James Gandolfini, who died Wednesday at 51 in Italy after apparently suffering a massive heart attack, was an extraordinarily accomplished stage, film and television actor. But no matter what else he did before 1999 and what he did after 2007, he will be forever remembered as Tony Soprano- and justly so.
It is no exaggeration to say that no other actor could have played Tony Soprano, the ruthless, troubled mob boss who was also at times paradoxically capable of surprising sensitivity, at the center of the brilliant HBO series "The Sopranos."
Created by David Chase, the series got America to sit up and pay attention from the start. This wasn't just another series about mobsters whacking each other, and Tony wasn't just another thug. Rather, he was a deeply complex guy struggling with changes taking place both in his home and professional lives. Times were changing. And the crime business was changing as well. Things were simpler in the old days, but no longer, and Tony wasn't always sure how to adjust to change.
That description could apply to any human being who reaches a certain age. Even if your job is as safe as selling shoes, you almost certainly have found yourself feeling that the world is changing around you. If you're middle-aged, you wonder if it's too late to rekindle the dreams and hopes of your youth. You also find yourself wary of change. Your kids are growing up, developing identities separate from your own. Mortality's clock is ticking.
Those were the elements of Tony Soprano's character as written in the "Sopranos" scripts, but what Gandolfini did to bring them to indelibly convincing life was monumental. To portray that level of complexity, you needed an actor with singular range and reach, and that's what Chase and HBO got with Gandolfini.
This bear of a man, shuffling to the bottom of his drive way each morning, his bathrobe flapping open over his boxers and bulging gut, who could kill a rival without blinking, and then share credible recitations of self-doubt with his therapist, was our Everyman. A man seeming to have a decisive and immediate answer for every situation, was, inside, a man plagued by questions.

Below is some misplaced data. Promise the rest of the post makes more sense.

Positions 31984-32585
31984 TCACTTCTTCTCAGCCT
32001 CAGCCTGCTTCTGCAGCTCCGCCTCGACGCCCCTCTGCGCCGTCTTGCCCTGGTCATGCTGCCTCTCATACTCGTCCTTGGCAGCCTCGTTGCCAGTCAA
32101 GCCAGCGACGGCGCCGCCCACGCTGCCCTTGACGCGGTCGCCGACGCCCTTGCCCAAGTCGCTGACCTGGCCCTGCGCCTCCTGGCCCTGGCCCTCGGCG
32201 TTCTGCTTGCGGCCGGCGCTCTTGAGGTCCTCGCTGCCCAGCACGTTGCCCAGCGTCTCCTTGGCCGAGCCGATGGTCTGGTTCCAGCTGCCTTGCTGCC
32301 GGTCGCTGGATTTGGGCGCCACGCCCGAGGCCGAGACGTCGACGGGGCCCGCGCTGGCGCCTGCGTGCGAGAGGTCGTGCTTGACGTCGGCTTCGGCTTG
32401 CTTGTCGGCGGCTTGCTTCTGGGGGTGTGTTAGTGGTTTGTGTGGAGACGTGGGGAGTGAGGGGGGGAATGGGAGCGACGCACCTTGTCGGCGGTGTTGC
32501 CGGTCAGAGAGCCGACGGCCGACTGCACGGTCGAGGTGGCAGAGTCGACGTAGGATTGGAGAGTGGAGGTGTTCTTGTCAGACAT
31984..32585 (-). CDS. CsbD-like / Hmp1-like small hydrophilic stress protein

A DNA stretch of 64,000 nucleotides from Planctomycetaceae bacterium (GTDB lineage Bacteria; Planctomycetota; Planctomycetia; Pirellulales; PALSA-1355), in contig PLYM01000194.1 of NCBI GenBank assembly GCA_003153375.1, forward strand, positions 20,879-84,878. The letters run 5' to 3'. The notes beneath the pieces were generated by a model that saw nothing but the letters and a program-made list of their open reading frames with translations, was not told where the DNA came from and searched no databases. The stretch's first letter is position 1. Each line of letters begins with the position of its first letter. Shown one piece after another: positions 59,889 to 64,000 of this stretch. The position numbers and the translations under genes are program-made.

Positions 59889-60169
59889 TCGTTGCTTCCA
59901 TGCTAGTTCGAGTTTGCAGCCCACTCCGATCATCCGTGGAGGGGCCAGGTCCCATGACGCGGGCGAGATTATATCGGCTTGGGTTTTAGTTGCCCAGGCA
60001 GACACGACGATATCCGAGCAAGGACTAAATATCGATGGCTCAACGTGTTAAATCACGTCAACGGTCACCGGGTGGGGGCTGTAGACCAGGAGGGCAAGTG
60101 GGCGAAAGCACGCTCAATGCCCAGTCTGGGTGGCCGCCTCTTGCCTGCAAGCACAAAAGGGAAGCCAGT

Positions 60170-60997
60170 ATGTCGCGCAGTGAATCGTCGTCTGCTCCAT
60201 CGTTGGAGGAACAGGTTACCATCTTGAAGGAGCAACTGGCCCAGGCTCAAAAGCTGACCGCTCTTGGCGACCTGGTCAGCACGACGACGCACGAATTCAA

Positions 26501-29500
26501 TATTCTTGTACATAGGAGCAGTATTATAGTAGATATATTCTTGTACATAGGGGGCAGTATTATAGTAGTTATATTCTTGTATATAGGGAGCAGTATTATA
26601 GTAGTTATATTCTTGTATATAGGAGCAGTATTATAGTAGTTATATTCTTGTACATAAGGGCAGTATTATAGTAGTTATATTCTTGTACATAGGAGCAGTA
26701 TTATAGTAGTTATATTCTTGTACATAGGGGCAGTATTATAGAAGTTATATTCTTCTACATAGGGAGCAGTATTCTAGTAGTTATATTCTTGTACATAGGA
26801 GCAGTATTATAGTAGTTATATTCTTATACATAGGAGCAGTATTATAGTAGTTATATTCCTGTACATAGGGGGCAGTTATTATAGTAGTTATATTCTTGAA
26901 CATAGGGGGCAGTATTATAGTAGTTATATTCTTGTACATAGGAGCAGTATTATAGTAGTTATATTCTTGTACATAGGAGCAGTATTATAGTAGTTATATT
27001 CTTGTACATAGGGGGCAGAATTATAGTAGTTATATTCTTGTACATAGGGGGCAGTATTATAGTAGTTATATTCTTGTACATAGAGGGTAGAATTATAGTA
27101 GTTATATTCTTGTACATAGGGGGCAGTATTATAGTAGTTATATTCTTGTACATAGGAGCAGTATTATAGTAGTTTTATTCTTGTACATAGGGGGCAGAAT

Regardless of what Tony Soprano did for a living, he was feeling all of these things, and that made the show's appeal universal.
It's important to remember that as great a star as he became with "The Sopranos," Gandolfini was at first and always a great character actor, the kind of professional who disappears into a role. The fact that a figure of his physically imposing size could convincingly play light, play comedy, play great tragedy -- play seemingly anything, really-was evidence of his talent, broad experience and superior training.
His professional life seemed to hit a few bumps after the entire world knew him primarily as Tony Soprano. That level of role identification can be tough for a character actor to work with. Gandolfini made a couple of not very good films, like "The Mexican" in 2001 with Julia Roberts and Brad Pitt, but perhaps we we're more aware of them simply because the world was paying a lot more attention to what Tony Soprano was up to when he wasn't running the mob territory in New Jersey.
The character actor in him was too powerful to be thwarted by a few bad film choices. A couple of years ago, he was back at HBO to play Craig Gilbert in "Cinema Verite," a great and somewhat overlooked film about the making of what is considered the first reality TV show, "An American Family" on PBS. Gandolfini plays the filmmaker who deviously adjusts the "reality" of the Loud family to make a better story. He was brilliant.
At the time of his death. Gandolfini was working on a new series for HBO called "Criminal Justice," written by Richard Price.
Gandolfini had lived long enough to achieve something rare in the acting world: While he will be forever identified as Tony Soprano, enough time had passed since the show ended for Gandolfini to remind us all of the profound depth of his talent and versatility with many of film, TV and stage roles.
But of course, 51 isn't long enough -- not for a man, not for an actor. We think of all the great roles he could have inhabited, in life and in his career, with more time. He would have played them all as magnificently as he played Tony Soprano.
David Wiegand is The San Francisco Chronicle's executive features editor and TV critic. E-mail: email@example.com Twitter: @WaitWhat_TV
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